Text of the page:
Tuscany teases, tempts and tantalizes. There is a sensual quality to everything from the superb food to the fine art that one encounters wherever one goes. The Tuscans themselves are a joyful people, fiercely proud of their glorious place in the sun. Eugene and I have been completely seduced by the sheer lusciousness and beauty of everything.
Explore this lovely area with Back Chat and experience a large dose of La Dolce Vita. If you would like to know any more, do contact me at Back Chat or email me at firstname.lastname@example.org . Ciao for now.
We were in Tuscany! Tuscany that tempts, teases and tantalizes and where the language of Dante, Machiavelli and Boccaccio is still alive. Back Chat reminisces.
We had driven to this glorious region of Central Italy from Cannes in the South of France. The Villa San Paolo, situated just a few kilometres outside the ancient walled city of San Gimignano, was a splendid sight. Surrounded by olive trees, the Tuscan hills and beautiful Italian gardens, we immediately fell in love with the mix of ancient villa and modern hotel that was to be home for some days. Midsummer in Central Italy can be stiflingly hot and overcrowded, so this visit was planned for late April.
The accommodation was superb. Spacious with simple, tasteful furnishings creating a rural rather than a city feel. The view from the terrace off our room was of the rolling Tuscan hills and clearly visible, the famous towers of San Gimignano
Numerous maps and details of places to visit were provided by the padrone, but first, a stroll around the gardens of the villa. The vegetation was lush, sometimes wild, sometimes organised, with seating areas for peaceful moments. Then the pool! I felt as if we had strayed into the world of Scott Fitzgerald. At any moment Jay Gatsby would come sauntering along dressed in impeccable white, probably sipping champagne and accompanied by an entourage of equally elegant friends.
Surrounding the pool were white-curtained cabanas. The curtains were drawn back and the whole effect contributed to the sensation of belonging to that era of wild indulgence. Marvellous!
Now the exciting prospect of a visit to San Gimignano, the small, walled medieval hill town that was visible from the hotel and a short drive from the Villa San Paolo.
Happily we barrelled through the beautiful countryside. We parked in a car park just outside the walls and walked into the village. Thankfully, the tourists had not yet descended and it was easy to get about. Tall, fortress- like towers dominate the landscape and remain as symbols of bygone battles between medieval nobility. Thirteen towers remain, rather remarkable given all the wars and catastrophes that beset the village.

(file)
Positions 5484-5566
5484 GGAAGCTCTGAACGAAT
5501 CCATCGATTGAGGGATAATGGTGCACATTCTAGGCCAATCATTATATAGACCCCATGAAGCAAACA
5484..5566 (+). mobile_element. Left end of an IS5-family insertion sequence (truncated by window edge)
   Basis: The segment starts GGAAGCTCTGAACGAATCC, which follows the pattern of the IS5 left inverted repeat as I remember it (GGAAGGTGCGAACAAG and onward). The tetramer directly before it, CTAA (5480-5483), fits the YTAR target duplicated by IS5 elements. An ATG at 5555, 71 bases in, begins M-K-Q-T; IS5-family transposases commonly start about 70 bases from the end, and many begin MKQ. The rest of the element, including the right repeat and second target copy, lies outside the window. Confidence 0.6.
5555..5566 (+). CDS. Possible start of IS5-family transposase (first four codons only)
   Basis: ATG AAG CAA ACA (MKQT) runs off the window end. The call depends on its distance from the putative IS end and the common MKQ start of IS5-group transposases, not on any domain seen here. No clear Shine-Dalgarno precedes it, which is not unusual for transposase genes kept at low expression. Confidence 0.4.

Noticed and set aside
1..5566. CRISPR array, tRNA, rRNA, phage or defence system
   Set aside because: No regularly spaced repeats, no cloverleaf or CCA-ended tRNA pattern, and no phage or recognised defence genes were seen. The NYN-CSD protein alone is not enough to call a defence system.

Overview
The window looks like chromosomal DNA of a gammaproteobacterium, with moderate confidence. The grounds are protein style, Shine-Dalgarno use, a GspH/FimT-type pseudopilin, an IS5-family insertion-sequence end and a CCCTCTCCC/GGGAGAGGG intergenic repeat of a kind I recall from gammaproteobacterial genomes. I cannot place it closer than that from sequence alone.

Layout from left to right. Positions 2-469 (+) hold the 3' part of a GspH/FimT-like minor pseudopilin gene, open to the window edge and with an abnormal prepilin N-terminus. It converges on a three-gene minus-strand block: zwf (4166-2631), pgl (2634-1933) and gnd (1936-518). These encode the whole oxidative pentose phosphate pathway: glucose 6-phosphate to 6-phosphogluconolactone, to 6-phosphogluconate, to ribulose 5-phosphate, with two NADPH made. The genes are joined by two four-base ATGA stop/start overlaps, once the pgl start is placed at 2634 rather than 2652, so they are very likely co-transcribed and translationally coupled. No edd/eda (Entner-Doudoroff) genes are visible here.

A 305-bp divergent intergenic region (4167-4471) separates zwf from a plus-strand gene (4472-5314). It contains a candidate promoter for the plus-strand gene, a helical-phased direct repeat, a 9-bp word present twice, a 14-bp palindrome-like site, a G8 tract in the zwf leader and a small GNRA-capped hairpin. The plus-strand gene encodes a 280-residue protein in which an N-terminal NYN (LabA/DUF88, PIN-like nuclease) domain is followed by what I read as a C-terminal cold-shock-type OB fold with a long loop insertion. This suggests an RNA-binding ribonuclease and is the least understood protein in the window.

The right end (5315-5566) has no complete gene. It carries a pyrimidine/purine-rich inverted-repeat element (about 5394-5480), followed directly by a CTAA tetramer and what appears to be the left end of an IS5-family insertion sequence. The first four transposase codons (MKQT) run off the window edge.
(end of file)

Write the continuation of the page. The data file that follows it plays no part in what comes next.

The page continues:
Beautiful piazzas are the heart of the town. There are tavernas, always with Italian men sunning themselves and drinking tiny espressos or pre-lunch apperitivos. I have often wondered if these men ever work. Italian men are great appreciators of the female form of any shape, size or age. Enthusiastic whistling and shouts of ‘bella’ made happy, background sounds. Eugene eventually stopped bristling and relaxed into the atmosphere of amiable banter and fun.
Sitting at one of the tavernas and enjoying a granita, I was struck by a feeling of familiarity. How could that be? I later discovered that parts of the film, ‘Tea with Mussolini’, were shot in San Gimignano. Judi Dench, Maggie Smith, Joan Plowright and Cher played expatriate English and American women in Italy during World War 2. The women saved frescoes from Nazi plunder. These frescoes are to be seen in the Duomo, the town’s main church.
There was much to see in spite of the fact that San Gimignano is tiny and one can walk from one end of the village to the other in fifteen minutes. Wonderful frescoes adorn the museums and chapels. The arches and the towers in the piazzas are especially beautiful. Closer inspection would yield many more treasures.
The delicatessen shops were a treasure trove of luscious foods. I was completely thrown by the sight of stuffed wild boar at the entrances of these establishments. Previously I had seen dishes involving wild boar advertised on menus but I had never imagined that the poor benighted creature would be standing in the doorway of places that sold all its bits and pieces.
Back to the villa to rest and to plan the next foray, this would certainly be to eat.
Somehow we always seem to identify gastronomically with the countries we visit. And this was to be no exception. Our genial host recommended a restaurant, Antica Trattoria, situated nearby between the Villa and the village of San Gimignano. The idea of eating rustic, home-style cooking was particularly appealing. And we were starving.
There would certainly be no language problem as Italians happily speak a sort of sing-song English, so unlike their French counterparts that make one go through all sorts of linguistic contortions to make oneself understood.
The most important ingredient of Tuscan food is olive oil, exquisite olive oil, usually grown and pressed in the area.
First we shared an antipasti of Prosciutto served with sweet melon and figs. Succulent and delicious. I enjoyed a light- as- air eggplant ravioli while Eugene made short work of a hearty zuppa di Faglio, a bean soup. We followed all this with a tomato salad, Insalata Pomodori, all the while sipping crisp Chianti. Our waiter’s face fell when we declared that we could not eat another thing. He rattled off a long list of delicious options, but to no avail. He brightened up when we said we would come again soon and pressed us to have a small coffee served with homemade almond biscuits.